1  10.  Making Conclusion – this involves making a statement on the findings of the experiment:
a.       Whether the inference made was correct; and,
b.      Whether the hypothesis put forth is valid or to be rejected.

1  11.  Writing Report – Writing a report on the whole experiment so that:
a.       Its findings can be critically evaluated by others; and, if necessary, the experiment can be repeated to verify its findings;
b.      The findings are recorded for understanding, use or application by others.

Relevant Past-Year Questions: Most Paper 3 questions are related to scientific method of investigation - of direct relevance to Form 4 Chapter 1 are:
  • SPM 2010 Paper 3 Q1 at Pg. 268
  • SPM 2009 Paper 3 Q1 at Pg. 220
  • SPM 2008 Paper 3 Q1 at Pg. 174

Measurements in Science

Understanding Measurements

1.      Nature of Measurement: To measure a physical quantity is to make an acceptable estimate of the true and actual value of the quantity.

2.      All measurements in science are Man’s attempts to determine the true and actual value of the relevant physical quantities.

3.      Errors in Measurements
·        No measurement is without error because:
o       No measuring instruments is perfect;
o       No handling of measuring instrument (i.e. technique of measurement) is perfect; and,
o       No environment of measurement is perfectly stable or error-free.

·        An error in measurement is the difference between the actual value of the physical quantity and the value obtained in the measurement.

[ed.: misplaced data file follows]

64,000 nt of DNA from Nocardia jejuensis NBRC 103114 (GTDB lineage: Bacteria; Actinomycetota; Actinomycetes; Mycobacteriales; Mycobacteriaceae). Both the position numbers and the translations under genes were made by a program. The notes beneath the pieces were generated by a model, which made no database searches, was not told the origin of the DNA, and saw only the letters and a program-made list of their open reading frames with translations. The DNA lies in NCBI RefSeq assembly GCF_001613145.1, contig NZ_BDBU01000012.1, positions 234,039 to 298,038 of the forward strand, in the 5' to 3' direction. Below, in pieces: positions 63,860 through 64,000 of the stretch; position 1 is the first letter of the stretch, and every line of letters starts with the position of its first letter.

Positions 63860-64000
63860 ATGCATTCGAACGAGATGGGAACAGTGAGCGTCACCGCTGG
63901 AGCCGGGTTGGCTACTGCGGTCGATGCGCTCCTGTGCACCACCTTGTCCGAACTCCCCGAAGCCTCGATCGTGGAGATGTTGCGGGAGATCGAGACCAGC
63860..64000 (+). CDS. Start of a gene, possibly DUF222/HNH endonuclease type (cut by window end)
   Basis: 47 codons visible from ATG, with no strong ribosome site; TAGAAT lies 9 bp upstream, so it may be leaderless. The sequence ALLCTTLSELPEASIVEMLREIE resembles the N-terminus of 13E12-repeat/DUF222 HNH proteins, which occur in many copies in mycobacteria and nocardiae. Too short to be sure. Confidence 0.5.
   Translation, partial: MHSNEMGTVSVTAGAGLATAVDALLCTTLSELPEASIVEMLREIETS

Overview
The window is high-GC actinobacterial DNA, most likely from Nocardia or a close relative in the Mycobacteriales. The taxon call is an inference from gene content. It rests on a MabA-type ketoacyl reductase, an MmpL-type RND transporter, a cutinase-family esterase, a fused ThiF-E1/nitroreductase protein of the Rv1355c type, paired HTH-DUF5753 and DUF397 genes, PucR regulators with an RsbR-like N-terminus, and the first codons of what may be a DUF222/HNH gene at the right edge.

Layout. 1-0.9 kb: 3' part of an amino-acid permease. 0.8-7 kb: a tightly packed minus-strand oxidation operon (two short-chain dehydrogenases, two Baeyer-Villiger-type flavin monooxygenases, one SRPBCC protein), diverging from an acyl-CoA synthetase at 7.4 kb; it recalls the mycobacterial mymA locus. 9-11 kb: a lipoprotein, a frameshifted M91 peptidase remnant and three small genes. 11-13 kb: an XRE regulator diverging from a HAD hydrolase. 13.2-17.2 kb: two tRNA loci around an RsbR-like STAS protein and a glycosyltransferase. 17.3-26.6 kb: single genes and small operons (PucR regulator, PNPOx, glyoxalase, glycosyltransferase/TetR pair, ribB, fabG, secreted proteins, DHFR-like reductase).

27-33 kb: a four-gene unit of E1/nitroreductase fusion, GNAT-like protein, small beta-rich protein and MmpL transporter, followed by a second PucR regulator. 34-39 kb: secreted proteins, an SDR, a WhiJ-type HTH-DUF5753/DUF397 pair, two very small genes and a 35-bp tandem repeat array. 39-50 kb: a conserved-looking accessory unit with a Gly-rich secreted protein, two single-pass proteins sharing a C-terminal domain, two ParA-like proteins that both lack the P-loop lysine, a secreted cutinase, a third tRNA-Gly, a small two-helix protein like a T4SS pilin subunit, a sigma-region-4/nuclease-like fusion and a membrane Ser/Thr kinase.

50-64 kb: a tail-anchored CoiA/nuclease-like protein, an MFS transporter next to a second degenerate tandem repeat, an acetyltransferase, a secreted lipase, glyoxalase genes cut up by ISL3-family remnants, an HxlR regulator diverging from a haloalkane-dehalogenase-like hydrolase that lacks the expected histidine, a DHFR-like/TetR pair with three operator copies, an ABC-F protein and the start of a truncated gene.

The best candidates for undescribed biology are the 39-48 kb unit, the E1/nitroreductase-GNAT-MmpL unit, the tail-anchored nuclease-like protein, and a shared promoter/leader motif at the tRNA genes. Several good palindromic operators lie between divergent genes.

·        The 2 main types of errors:
Systematic Errors                                       Random Errors
-         Tend to shift all measurements             - Fluctuate from 1 measurement to the
            in a particular direction - the mean         the next – the mean from measurements
            from measurements is displaced            is close to the actual true value
            from the actual true value
-         Are due to:                                           - Are due to:
o       Incorrect calibration of                    * Personal error e.g. parallax error
equipment – Zero errors.                * Natural errors e.g. changes in wind,
o       Improper use of equipment.               temperature, humidity, magnetic field,
o       Forgetting to account for                    gravity, etc. while experiment is on
some effects                                   * Use of wrong technique while
-         To find-out systematic errors                     taking measurements – e.g. excessive
o       Use different instrument                       pressure in turning micrometer
o       Compare data                                    screw gauge